On a day when the Black Knights refused to concede any points to Tulane, the newfound confidence of a suddenly resurgent ballclub translated into the first victory of 2008 for Stan Brock's boys. It can now be said with airtight certitude that the previous week's narrow loss at Texas A&M was truly a harbinger of future football fortunes for this hard-working team. After turning New Orleans into its own personal playground, the Brave Old Army Team has finally found the mental mojo needed to prevail on a series of Saturdays, not just one.
Now that Army has broken the ice and registered a notch in the win column, perhaps the struggles of September will turn into an October-November period in which close games emerge on the sunshine side of the win-loss ledger. No, it wouldn't be wise to expect 44-13 blowouts against any remaining opponent in this 2008 campaign, but perhaps—starting next week against Eastern Michigan—a tight tussle will turn Army's way due to the increased enthusiasm the Black Knights displayed in their tsunami-like performance against the Green Wave.
The most impressive aspect of Army's performance on Saturday lay in the simple fact that these West Point footballers didn't take anything for granted. In past years, negative momentum has been known to swamp an Army sideline, drowning a whole team in worry and stress before the outcome had been decided. By failing to trust their abilities, the Black Knights—up and down their roster—would crumble in crucial situations and allow games to slip from their grasp. Saturday against Tulane, this is exactly what Army didn't do. Every surge of the Green Wave was contested and often combated, so much so that the visitors from the banks of the Hudson were able to break the will of their hosts early in the fourth quarter. In a classic case of role reversal, Army—not an opponent—played airtight football while producing special plays that caused an opposing sideline's shoulders to sag and slump.
The best examples of Army's effort against Tulane came, interestingly enough, on plays that had nothing to do with an offense that is steadily improving. With almost 300 team rushing yards, plus numerous game-breaking romps from running back Collin Mooney—who finished with 187 yards on 19 carries, for a spectacular average of nearly 10 yards a pop—Army's triple-option attack took another step forward in its development. Producing points while coughing up zero turnovers, Chip Bowden and Company presided over a performance that represents Army's obvious offensive blueprint for victory in 2008 and beyond. But with that said, the key plays of this contest came on defense and special teams, for they best displayed the desire and determination of a ballclub that has refused to quit on its hard-working coaching staff.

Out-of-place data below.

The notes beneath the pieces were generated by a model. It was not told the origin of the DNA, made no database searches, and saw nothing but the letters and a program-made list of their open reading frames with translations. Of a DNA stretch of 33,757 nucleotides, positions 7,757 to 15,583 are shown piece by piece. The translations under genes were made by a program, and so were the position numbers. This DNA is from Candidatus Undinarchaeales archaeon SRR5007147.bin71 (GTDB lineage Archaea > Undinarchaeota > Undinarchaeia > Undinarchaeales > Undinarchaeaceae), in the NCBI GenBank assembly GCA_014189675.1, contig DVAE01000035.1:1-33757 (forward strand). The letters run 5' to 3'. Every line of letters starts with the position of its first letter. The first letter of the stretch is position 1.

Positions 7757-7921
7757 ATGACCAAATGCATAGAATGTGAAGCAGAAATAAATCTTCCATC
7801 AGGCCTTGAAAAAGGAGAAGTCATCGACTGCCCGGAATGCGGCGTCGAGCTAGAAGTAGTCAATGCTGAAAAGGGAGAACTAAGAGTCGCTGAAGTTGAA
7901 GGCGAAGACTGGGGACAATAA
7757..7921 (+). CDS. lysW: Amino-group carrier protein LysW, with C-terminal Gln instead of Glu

Two huge plays in this trouncing of Tulane came on special teams, as Army blocked two kicks to swing momentum in a vastly different direction. A blocked field goal early in the fourth quarter proved to be particularly crucial, given that a made kick would have brought the Green Wave within seven points at 23-16. After the block, however, Army maintained a two-possession cushion and found itself in position to take a three-possession lead (30-13) with a subsequent score. Blocking kicks is strictly—and literally—a matter of fighting through obstacles, and by altering the flight of two booted balls, Army's special teams unit provided the powerful pivot points that only amped up an already-energized sideline in the Superdome. More special plays from this third phase of football will be needed if Army is to maintain its newfound winning edge.
All in all, though, the biggest single play of Saturday's contest had to be Stephen Anderson's fumble return for a touchdown in the first quarter. One has to realize that the line of scrimmage on that particular snap was the Army 6. If Tulane had been able to quickly tie the score at 7-all after Army's first-strike touchdown, "Big Mo" could have flowed in a dramatically different direction, straight to the guys in green.
But when Anderson scooped up the rock and took it the other way for an electrifying long-distance dagger, all the belief that began to creep into the Army outlook the week before in Texas came flooding back to Stan Brock's sideline. The rest, as they say, was history… as was Army's 10-game losing streak dating back to Oct. 13 of last year.
Army has always known how it needed to achieve victories in the Stan Brock era, especially in light of the emergence of the triple option offense. But a blueprint means little without confidence, and confidence is what truly told the tale during a terrific triumph over Tulane. The real "triple option" attack for Army might not involve a quarterback, a fullback, and a tailback; instead, this team's three-pronged approach could be said to involve confidence, care with the football, and kicking-game conquests. For one afternoon, that was the mysterious mix that delivered a win to West Point.
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